Getter Robo is full of things that defy the laws of physics, but it’s not really the physics that we’ll be looking into today. It’s the implications the title robot’s power source has for biology that concerns us.
Getter Rays are called the energy of evolution. (As is Spiral Power from Gurren Lagann, in direct homage to Getter.) They are said to be what originally wiped out the dinosaurs on the surface, and are still harmful to the reptilians of the Dinosaur Empire. Most of the other things they do don’t really have anything to do with evolution at all.
Continue reading Science of Anime: Getter Rays
One of the more scientific-sounding anti-evolution arguments is that evolution violates the Second Law of Thermodynamics. (This tends to be reinforced by the false idea that a scientific “law” automatically ‘outranks’ a “theory”.) To understand this argument, the first thing we have to ask is, what is the Second Law?
Continue reading Thermodynamics and creationism
For the basics of evolution, read this first.
The idea of a world with life as we know it that doesn’t evolve is not plausible. The fact that all life on Earth appears to be descended from a common ancestor is a fact that we know about how life evolved, not a part of the definition of the process itself. Even if some god created a world full of already-complex life, it would still then, given that mutations exist, take a specific effort on the creator’s part to prevent evolution by natural selection from occurring after that.
Continue reading Evolution, dogs, and drugs
It has come to my attention recently that I might have readers who are unfamiliar with evolution, so I’ve decided to start a series of posts on the topic. And at the risk of being too basic, I’m going to start with the basics. (This is a slightly modified re-posting of something I said on a message board some time ago. The other posts in the series will be original.)
“Evolution”, in this sense, refers to the fact that species change over time. The “theory of evolution” refers to the accepted explanation of this fact, which has itself evolved over time starting from Charles Darwin’s original version. The theory is that some traits make individuals more likely to survive than others (this is called natural selection) or more likely to reproduce (sexual selection), and that these traits become more common while traits having the opposite effect become less common.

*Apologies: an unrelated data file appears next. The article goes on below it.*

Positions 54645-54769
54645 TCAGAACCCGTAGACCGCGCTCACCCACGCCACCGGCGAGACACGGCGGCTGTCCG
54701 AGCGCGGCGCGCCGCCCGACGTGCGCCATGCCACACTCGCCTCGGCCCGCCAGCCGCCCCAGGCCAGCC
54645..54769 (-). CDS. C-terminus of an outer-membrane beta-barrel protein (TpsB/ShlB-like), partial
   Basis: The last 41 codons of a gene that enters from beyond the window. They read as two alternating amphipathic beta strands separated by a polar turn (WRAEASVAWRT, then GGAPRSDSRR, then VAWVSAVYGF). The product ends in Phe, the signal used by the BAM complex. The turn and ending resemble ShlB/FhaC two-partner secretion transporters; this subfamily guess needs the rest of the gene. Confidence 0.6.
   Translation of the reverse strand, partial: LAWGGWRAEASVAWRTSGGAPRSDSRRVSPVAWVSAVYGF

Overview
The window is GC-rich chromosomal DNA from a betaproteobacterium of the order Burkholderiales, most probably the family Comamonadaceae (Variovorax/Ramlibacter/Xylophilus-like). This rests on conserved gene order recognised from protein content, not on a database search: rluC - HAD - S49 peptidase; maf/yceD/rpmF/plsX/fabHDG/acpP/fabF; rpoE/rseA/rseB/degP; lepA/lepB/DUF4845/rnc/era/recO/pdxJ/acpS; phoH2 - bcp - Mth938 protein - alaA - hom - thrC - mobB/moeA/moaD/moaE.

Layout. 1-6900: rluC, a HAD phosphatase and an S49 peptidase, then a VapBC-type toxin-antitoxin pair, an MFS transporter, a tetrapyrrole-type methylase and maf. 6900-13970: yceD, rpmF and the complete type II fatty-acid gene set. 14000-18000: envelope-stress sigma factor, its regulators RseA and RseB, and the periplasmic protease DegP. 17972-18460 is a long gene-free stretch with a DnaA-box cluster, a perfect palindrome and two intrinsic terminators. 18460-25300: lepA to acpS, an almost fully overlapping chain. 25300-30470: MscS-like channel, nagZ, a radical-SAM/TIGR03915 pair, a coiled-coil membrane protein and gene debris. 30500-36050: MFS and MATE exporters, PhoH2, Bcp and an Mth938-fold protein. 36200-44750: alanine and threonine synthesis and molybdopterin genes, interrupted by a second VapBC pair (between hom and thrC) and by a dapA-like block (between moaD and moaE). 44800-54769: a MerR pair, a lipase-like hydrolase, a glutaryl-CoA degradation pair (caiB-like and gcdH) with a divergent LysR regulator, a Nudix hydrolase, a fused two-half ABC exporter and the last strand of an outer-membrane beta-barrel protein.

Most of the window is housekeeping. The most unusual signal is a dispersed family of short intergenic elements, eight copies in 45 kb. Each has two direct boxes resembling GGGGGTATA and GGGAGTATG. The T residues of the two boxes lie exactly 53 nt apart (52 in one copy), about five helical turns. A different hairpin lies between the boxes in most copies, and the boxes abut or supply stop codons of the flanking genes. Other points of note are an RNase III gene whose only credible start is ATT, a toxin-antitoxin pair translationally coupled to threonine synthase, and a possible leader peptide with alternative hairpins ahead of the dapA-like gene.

Continue reading Basics of evolution
Years ago I read a piece of fiction called “The World of Chance”; apparently what I read was just a part of a longer novel, and I don’t remember all the details of the part I did read, but the basic concept was that a man starts to wish there was no God after some tragedy that he blames God for, and he gets his wish. But the “world without god” described makes no sense…and I mean that literally. It is “the world of chance”, meaning it is a world where impossible things are just as likely to happen as anything else. (And the impossible things are, by chance, all bad in order to promote the author’s view that a world without God would be horrible. Though, also by chance, the world was not completely uninhabitable for humans despite the fact that the vast majority of potential worlds would be, so it actually, unintentionally demonstrated something completely different.) In other words, it is a world defined not by the lack of a deity, but by the lack of physical laws.
Continue reading “The World of Chance” and crocoducks
Okay, I love Pokemon, but one thing I’ve always wished that the series hadn’t done was use the word “evolution” to refer to something that’s, you know, not what that word normally means in other contexts. Jen McCreight has an excellent post on her blog that goes into more detail about evolution and metamorphosis in Pokemon.
What you normally think of when someone says “Pokemon evolution” is really metamorphosis. Which is kind of obvious, considering in most Pokemon games the first Pokemon that you see evolve will be a bug type whose evolution is based on metamorphosis in real insects, like a caterpillar/cocoon/butterfly. Other times, Pokemon based on animals that mature gradually will suddenly evolve instead, but then, Pokemon based on mammals come from eggs too, so it’s just a similar deviation from reality. Pokemon aren’t actually evolutionary (in the real-life biology sense) relatives of the real-life creatures they’re based on (which don’t seem to exist in the Pokemon world anyway), so that’s fine. Either way, it’s still often something like a lion cub becoming an adult lion.
Continue reading Pokebiology: words with too many meanings.